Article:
Richard Bradbury, Sutton, Surrey
A call to arms
Having recently lamented the appearance of the current crop of Le Mans sports racers, I attended the British GT meeting at Oulton Park over the Easter weekend.
What a visual and aural treat, not least the Bentley GT3s growling around the superb Cheshire circuit.
One question: when are the Jags going to join in the fun?
John Clegg, Chadderton, Lancashire
Thank you very much for Steve Bennett’s most entertaining article about how Ayrton Senna came to be driving rally cars.
I remember Russell Bulgin from my time in UK rallying in the 1970s and ’80s. I am also very familiar with Cars & Car Conversions. In the ’60s I had a subscription to this magazine at the same time as I was learning English as a teenager in Norway.
I picked up much of my English from reading CCC. When I started doing UK rallies in the ’70s, people wondered about the way I spoke… but it was just some of the peculiar slang I’d read in CCC. I thought it was English!
John Haugland, Spydeberg, Norway
I was delighted to read Doug Nye’s piece on the Multi-Union in your May edition. I still recall the thrill I experienced on seeing the car re-emerge in Patrick Lindsay’s custodianship, having been enthused by my late father’s eye-witness accounts of its pre-war exploits. Paddock conversations assured me that the car was in safe hands.
Patrick was a man of impeccable standards and taste in things motoring and certainly understood the word ‘provenance’. To hear subsequently that this unique piece of Brooklands history had been sacrificed to give the world yet another ‘pretend’ P3 was heartbreaking – an act of unquestionable vandalism.
In the way of these things, however, I’m sure someone will in the future gather together what remaining bits survive of this once unique machine and concoct them into a modern pastiche, hopefully when I am no longer around. The world will then have a P3 that isn’t really a P3 and a Multi-Union that isn’t really the Multi-Union.
What kind of motor racing heritage are we leaving behind?
Roger Quipp, Longsdon, Leek, Staffordshire
In the 1960s and ’70s, Motor Sport was my essential guide to understanding Formula 1.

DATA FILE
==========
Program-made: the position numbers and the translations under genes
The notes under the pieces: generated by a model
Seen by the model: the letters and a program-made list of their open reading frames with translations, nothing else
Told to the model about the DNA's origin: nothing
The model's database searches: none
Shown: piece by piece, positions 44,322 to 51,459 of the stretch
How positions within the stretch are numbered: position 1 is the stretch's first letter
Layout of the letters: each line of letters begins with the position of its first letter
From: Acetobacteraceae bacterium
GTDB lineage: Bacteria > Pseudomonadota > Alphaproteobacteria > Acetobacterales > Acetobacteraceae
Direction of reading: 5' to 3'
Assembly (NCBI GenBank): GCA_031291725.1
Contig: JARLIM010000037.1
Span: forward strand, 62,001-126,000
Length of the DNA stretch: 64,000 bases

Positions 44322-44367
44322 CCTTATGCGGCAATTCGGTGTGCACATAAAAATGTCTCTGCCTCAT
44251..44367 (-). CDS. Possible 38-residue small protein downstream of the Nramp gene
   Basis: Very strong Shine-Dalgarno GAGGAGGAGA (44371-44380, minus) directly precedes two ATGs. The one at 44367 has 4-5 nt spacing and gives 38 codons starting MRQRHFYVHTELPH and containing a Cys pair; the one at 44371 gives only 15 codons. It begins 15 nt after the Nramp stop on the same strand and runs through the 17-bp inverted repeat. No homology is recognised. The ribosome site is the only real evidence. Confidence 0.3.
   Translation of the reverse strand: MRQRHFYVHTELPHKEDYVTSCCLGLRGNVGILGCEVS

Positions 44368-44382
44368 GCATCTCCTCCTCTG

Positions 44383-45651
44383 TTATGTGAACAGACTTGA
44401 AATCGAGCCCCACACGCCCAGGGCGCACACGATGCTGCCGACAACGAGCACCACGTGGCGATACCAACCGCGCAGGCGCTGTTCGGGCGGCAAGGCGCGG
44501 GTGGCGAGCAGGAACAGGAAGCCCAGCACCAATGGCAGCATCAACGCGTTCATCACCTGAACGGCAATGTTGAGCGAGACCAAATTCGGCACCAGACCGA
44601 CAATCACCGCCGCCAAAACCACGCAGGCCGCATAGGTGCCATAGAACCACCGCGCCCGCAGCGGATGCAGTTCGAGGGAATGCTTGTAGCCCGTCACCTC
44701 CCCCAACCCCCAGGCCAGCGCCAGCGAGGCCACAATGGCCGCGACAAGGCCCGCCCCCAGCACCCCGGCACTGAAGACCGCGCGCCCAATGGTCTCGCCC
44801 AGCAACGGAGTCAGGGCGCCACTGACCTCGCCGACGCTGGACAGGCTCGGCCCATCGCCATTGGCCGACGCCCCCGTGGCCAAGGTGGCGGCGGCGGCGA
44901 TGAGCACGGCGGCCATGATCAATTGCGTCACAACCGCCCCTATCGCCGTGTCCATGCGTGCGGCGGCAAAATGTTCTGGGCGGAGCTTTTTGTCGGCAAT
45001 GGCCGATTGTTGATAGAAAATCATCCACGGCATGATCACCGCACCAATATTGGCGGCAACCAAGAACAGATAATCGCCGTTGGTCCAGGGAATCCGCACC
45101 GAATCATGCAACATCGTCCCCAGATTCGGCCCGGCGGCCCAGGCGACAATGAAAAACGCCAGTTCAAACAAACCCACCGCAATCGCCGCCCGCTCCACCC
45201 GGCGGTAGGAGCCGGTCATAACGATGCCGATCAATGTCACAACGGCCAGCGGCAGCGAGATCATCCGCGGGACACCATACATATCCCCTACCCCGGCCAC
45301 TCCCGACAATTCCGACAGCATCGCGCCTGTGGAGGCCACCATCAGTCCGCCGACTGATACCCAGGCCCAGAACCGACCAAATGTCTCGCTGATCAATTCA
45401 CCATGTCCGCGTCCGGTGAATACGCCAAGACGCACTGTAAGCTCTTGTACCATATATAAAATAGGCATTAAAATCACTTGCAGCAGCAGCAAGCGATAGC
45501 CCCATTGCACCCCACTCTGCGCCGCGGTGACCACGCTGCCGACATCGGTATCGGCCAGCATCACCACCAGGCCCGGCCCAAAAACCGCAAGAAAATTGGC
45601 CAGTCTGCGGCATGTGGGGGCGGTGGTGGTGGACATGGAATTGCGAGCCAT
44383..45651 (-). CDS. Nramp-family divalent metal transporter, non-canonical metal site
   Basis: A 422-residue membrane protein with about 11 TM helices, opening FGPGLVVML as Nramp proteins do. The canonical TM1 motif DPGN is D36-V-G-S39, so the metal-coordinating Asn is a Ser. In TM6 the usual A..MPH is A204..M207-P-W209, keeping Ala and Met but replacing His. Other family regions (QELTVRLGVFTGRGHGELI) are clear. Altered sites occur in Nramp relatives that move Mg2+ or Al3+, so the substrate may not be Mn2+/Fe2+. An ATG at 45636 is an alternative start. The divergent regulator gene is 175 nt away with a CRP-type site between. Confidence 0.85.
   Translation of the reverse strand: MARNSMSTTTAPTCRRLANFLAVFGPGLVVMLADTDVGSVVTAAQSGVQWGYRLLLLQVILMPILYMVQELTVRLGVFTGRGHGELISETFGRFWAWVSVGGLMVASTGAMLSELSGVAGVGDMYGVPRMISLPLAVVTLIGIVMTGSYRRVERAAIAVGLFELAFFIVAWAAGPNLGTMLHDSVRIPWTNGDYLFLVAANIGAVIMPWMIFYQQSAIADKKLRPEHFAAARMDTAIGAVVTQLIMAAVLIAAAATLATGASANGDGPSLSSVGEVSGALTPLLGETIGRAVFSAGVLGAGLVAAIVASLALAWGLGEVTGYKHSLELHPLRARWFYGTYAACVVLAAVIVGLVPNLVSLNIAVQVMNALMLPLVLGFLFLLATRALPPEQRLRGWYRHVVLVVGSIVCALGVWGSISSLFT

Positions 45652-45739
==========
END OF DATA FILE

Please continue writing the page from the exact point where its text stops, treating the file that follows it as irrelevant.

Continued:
I always felt a race wasn’t really over until I had read DSJ’s account. It was fun to picture him driving from circuit to circuit, first in his Porsche, then in the E-type. The only drawback was the long delay between race and publication, which sometimes diluted the impact since one or two more races might have occurred in the meantime.
I left England in 1980 and followed the sport as best I could, which was never easy. In recent years I’ve relied on David Hobbs’ valiant attempts to explain races from a studio in Atlanta, and various inadequate websites.
So I was excited to come across Motor Sport’s website. I purchased the current edition at once and was relieved to find that the standard of independent thinking and eloquent observation had not declined. Now, though, it is available almost as soon as the race is run and the engines have cooled.
Thank you! It is good to renew the relationship. I think the ghosts of Boddy and Jenks must rest easy, knowing the magazine is in competent hands.
Michael Hunt, Prescott, Arizona, USA
Partly political broadcast
Having read your April issue, I wonder what F1 has become. The racing seems to have evolved into a distraction besides all the money-grubbing and politics that goes on.
The April issue had plenty on the politics, rules and commercial shenanigans, but not one story about a modern F1 driver or team. To me, that pretty much sums up where the focus lies. I haven’t watched F1 with much interest since the mid-90s, the death of Senna rather ending its appeal.
Pieter Ryckaert, Belgium